1.5.1. Cohort Analysis

To calculate retention, separate your users into cohorts based on the day they download your app. The day that the download occurs is day 0. If a user opens your app the next day (day 1), they are marked as retained. If they do not open the app, they are not retained. This calculation is performed for user cohort on each day after they download the app. Common days used for retention are 1, 7 and 30.

Splitting out retention rate based on device, audience and campaign, or by custom dimensions like purchase frequency, you can experiment with what's working and what isn't in your app.

A retention rate can be calculated as: the number of players who return to the game 1,7 or 30 days after they started to play, divided by the number of all new players on the first day. By tracking this KPI, you'll be able to better predict how your app will grow and sustain its users.

Retention for Cohort A can be calculated by following formula:

  • Day(X) Retention = Day(X) Users / Day 0 Users

And in the example it will be the following:

D1 = 60% | D2 = 40% | D3 = 40% | D4 = 35% | D5 = 40% | D6 = 40% | D7 = 30%.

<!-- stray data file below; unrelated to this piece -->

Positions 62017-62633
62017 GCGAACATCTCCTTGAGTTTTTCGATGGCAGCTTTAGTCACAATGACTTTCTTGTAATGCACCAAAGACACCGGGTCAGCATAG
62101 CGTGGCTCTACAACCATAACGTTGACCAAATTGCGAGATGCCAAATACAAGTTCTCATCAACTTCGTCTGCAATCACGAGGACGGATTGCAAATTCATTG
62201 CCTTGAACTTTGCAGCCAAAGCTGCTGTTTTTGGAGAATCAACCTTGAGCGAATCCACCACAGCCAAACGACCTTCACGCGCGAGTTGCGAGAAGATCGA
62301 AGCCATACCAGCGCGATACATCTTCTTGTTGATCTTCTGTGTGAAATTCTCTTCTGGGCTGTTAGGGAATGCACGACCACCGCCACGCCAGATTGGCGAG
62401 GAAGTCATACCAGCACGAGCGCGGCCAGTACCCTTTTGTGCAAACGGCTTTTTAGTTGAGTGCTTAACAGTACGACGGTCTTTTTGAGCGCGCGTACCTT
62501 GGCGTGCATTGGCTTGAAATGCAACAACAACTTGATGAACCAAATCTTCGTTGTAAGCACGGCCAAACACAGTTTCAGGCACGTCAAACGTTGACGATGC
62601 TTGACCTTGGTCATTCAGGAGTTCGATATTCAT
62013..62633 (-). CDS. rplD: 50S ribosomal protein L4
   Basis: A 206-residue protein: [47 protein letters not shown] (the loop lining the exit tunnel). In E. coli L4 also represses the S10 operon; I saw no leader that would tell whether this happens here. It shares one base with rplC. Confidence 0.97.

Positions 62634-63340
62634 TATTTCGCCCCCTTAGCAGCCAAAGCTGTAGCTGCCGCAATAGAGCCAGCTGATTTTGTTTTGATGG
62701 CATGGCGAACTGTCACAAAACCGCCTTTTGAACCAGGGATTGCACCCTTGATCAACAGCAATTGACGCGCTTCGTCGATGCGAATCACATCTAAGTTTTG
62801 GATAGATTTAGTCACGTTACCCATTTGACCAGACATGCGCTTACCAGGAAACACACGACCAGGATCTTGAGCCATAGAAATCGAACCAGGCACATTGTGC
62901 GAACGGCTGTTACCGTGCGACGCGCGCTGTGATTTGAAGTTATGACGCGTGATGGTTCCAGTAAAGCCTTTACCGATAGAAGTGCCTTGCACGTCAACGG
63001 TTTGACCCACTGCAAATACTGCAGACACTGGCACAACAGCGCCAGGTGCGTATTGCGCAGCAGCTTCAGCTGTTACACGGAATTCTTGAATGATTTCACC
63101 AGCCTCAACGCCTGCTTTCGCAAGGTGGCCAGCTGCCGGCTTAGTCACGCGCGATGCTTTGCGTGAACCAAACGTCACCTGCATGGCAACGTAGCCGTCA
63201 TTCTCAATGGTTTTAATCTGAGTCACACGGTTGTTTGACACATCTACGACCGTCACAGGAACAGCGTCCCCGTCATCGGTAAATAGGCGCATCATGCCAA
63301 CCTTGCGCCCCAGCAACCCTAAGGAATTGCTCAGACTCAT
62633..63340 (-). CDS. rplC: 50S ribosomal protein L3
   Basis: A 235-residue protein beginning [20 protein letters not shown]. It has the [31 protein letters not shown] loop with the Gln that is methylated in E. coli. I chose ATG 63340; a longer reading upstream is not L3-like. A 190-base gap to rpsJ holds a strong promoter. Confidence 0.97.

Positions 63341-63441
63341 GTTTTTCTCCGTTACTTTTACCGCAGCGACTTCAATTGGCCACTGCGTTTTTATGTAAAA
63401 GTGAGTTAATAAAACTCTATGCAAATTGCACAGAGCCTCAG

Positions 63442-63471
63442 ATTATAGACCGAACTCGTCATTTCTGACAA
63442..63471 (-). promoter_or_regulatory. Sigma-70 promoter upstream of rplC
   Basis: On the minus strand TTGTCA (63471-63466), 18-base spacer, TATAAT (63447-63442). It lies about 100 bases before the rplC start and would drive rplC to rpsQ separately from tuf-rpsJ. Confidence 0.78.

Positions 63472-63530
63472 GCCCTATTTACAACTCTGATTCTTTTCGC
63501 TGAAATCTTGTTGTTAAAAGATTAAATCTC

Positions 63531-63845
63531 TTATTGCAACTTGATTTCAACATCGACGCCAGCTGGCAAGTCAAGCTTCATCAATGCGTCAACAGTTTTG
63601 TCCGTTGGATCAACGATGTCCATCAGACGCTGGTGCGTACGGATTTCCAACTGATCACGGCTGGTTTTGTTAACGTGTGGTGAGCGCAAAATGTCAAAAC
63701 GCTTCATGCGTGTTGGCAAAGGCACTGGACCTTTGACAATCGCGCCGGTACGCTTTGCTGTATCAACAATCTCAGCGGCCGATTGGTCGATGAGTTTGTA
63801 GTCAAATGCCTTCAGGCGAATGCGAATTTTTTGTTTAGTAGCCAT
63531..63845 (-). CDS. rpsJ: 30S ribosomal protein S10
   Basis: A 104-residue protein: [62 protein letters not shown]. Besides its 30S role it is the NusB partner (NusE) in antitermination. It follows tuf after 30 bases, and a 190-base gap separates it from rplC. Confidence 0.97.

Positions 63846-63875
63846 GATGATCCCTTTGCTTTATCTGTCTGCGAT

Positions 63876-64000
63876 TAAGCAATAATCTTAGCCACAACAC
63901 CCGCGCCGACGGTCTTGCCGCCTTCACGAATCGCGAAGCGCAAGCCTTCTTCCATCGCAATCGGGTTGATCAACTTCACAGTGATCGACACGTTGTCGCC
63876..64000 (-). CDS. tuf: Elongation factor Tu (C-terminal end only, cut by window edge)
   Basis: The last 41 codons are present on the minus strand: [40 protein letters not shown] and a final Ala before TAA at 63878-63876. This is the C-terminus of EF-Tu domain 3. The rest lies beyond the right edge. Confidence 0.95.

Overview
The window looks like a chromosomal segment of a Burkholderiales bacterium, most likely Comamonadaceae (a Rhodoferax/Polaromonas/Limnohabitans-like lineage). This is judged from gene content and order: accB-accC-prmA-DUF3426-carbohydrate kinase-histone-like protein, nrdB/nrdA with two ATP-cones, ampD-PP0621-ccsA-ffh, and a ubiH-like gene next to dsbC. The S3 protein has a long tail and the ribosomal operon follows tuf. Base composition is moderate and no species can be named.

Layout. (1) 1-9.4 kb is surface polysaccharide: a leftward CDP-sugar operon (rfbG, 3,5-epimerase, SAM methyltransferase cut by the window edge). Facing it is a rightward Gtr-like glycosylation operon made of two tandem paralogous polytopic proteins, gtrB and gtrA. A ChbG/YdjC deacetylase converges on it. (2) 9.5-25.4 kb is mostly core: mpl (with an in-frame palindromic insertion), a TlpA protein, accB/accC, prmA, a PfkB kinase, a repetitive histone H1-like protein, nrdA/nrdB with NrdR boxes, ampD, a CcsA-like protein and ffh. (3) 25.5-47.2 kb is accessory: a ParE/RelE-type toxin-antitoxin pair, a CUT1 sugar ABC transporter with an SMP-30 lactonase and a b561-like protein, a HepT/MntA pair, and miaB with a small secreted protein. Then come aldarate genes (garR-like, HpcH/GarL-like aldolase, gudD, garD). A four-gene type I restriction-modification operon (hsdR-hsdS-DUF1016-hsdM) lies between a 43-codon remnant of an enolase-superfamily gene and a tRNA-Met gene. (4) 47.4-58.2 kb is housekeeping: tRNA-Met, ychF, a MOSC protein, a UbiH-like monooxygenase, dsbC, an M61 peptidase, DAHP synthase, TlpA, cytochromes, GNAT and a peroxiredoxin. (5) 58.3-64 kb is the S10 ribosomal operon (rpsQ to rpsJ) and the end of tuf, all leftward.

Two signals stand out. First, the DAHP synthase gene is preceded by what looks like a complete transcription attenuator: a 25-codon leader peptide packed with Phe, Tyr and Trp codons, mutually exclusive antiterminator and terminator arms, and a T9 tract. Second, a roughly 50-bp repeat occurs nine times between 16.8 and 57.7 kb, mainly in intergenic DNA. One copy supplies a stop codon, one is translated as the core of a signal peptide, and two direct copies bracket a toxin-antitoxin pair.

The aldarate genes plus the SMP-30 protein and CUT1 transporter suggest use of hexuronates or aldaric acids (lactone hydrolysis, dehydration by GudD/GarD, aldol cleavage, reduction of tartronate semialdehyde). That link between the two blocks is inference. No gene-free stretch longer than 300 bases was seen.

To understand whether resulted retention good or bad, use this baseline that defines of 7-day (D7) retention rates in mobile casual games:

30% – amazing | 20% – good | 16% – average | 12% – poor | 8% – oh god, something’s wrong.

1.5.2. Session Length

Session length is measured as the period of time between app open and close, or when the app times out after 15 seconds. It indicates how much time your users are spending in your app per individual session. By segmenting your users, you can see which audiences are spending the most time in your app and why.

Tracking the length of user sessions is critical to unlocking revenue potential in your app flows. If you’ve got a eCommerce app, how long does your checkout flow take? If the average session length is five minutes and your checkout flow takes six, you need to either encourage users to stay in the app longer or simplify the checkout process.

1.5.3. Session Interval

Session interval is the time between the user’s first session and his or her next one, showing the frequency with which your users open the app. This can signal the immediate value gained from downloading and running the app. When you know the typical time lapse between sessions per user segment, you can better optimize the user experience to prompt regular opens.

For example, if you notice that tablet users have longer session intervals than smartphone users, it might be that you need to improve screen flow or design in your tablet app. That could lead to a positive change in terms of shortening the interval between sessions for those tablet users. It could also be an indication that you should consider adding contextual in-app or push messaging to prompt more immersive and frequent interaction.